Like other military aid programs to Ukraine, the Lend-Lease bill by implication would have no legitimacy if the atrocities attributed to Russia were either exaggerated or actually committed by Ukraine.
Long Pattern of False Pretexts
The Russian “massacre” at Bucha is but the latest in a long line of false slanders or half-truths directed against Russia that have been used to compel support for legislation that provokes conflict and advances regime-change efforts.
In 2012, the U.S. Congress passed the Magnitsky Act, sanctioning Russia based on false allegations that the Russian government had stolen $230 million from an American hedge-fund manager in Russia and Democratic Party donor named Bill Browder and tortured to death his lawyer, Sergey Magnitsky, who was a whistleblower in the case.
Magnitsky in fact was an accountant specializing on off-shoring money for the wealthy who was being investigated as an accomplice in Browder’s scheme to rob the Russian government, and likely died of a heart attack.
In 2016, the U.S. accused the Russians of meddling in the U.S. election when evidence about this was discredited and at best thin. Earlier, the Russians were accused of shooting down a Malaysian airliner when thorough investigations pointed to the likely culpability of the Ukrainian intelligence services, with possible CIA backing.
The Russians were additionally falsely accused of a) paying bounties for killing U.S. soldiers in Afghhanistan; b) selling COVID vaccine R&D secrets from the West; c) hacking into Vermont’s power grid, and; d) ordering the poisoning of the Skirpals and Alexei Navalny.
All of these incidents fit a larger pattern in U.S. history of disinformation and deception that has fueled the permanent warfare state and has greatly increased the threat of nuclear Armageddon.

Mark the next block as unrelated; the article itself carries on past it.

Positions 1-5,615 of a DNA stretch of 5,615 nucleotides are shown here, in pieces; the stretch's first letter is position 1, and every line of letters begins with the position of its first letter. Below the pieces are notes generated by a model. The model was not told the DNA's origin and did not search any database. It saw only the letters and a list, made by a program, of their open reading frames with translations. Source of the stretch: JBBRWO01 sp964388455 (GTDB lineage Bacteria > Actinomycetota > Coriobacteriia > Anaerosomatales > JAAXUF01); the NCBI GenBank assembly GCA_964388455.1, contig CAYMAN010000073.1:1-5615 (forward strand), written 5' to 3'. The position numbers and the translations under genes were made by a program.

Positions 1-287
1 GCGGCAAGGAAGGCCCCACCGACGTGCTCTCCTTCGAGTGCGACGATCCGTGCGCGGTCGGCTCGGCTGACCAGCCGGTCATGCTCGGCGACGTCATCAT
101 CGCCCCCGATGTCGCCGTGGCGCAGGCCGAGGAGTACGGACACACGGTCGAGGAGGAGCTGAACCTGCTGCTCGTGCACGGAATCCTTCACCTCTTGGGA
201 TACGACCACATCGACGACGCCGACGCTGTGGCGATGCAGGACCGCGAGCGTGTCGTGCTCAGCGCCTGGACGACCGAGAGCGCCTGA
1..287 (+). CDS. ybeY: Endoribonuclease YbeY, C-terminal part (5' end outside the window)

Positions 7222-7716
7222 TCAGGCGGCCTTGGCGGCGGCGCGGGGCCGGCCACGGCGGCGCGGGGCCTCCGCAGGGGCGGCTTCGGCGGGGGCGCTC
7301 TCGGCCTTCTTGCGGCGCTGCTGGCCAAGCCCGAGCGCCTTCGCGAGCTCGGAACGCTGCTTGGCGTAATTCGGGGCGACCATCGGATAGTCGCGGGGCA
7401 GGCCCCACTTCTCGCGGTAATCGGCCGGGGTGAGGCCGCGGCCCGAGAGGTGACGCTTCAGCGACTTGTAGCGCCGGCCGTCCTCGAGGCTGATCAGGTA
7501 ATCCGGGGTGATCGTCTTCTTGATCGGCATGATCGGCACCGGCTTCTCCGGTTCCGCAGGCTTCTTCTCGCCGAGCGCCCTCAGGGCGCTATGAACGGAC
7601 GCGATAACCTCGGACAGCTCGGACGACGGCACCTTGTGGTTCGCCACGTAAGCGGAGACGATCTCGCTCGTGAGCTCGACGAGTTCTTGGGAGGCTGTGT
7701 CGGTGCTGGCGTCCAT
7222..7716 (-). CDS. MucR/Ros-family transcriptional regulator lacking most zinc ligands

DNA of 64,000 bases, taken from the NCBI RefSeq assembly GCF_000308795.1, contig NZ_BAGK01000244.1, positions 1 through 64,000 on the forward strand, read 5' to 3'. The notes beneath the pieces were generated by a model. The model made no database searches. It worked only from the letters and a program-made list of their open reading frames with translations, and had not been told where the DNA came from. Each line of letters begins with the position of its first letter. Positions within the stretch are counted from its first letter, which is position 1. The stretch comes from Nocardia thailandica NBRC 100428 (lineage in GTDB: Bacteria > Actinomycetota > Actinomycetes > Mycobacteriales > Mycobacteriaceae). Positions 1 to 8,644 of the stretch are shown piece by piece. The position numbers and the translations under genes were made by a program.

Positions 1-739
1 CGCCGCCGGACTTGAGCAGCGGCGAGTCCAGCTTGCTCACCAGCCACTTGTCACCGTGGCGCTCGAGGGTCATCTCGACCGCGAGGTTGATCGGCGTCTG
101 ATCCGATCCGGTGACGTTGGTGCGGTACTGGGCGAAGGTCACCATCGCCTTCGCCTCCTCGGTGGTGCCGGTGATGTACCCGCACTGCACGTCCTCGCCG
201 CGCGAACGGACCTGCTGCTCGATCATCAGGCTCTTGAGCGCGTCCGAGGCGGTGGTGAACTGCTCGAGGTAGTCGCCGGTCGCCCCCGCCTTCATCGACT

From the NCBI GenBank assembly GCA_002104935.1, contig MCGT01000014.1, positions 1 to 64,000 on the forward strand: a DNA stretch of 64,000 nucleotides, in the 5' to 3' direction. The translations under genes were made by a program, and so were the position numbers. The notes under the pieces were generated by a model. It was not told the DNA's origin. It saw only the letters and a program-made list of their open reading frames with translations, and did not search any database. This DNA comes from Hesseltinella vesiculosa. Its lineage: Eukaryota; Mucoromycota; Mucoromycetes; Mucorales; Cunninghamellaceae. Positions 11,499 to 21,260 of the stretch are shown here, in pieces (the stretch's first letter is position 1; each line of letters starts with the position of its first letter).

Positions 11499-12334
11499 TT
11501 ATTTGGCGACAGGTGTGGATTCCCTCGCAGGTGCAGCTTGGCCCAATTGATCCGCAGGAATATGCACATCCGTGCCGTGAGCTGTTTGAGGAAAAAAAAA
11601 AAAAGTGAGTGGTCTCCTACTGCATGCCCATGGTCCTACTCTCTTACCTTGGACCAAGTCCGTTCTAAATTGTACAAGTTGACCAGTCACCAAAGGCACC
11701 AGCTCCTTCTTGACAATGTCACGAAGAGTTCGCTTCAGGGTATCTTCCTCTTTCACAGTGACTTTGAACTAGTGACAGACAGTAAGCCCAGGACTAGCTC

The Times also noted that in the nearby town of Irpin, “members of the Odin Unit, which includes foreign fighters from the United States and United Kingdom, took cover on Tuesday as they moved through the streets and cleared remaining Russian forces.” The presence of U.S. and UK mercenaries does not give confidence that the people of the region would view the defeat of Russian troops as a genuine liberation. ↑
See Jeremy Kuzmarov and John Marciano, The Russians Are Coming, Again: The First Cold War As Tragedy, the Second As Farce (New York: Monthly Review Press, 2018), 13, 14. ↑
Kuzmarov, The Russians Are Coming, Again. ↑
See John Helmer, with Max van der Werff, Liane Theuerkauf and Sam Bullard, The Lie That Shot Down MH17 (John Helmer, 2020). ↑
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About the Author
Jeremy Kuzmarov is Managing Editor of CovertAction Magazine.
He is the author of four books on U.S. foreign policy, including Obama’s Unending Wars (Clarity Press, 2019) and The Russians Are Coming, Again, with John Marciano (Monthly Review Press, 2018).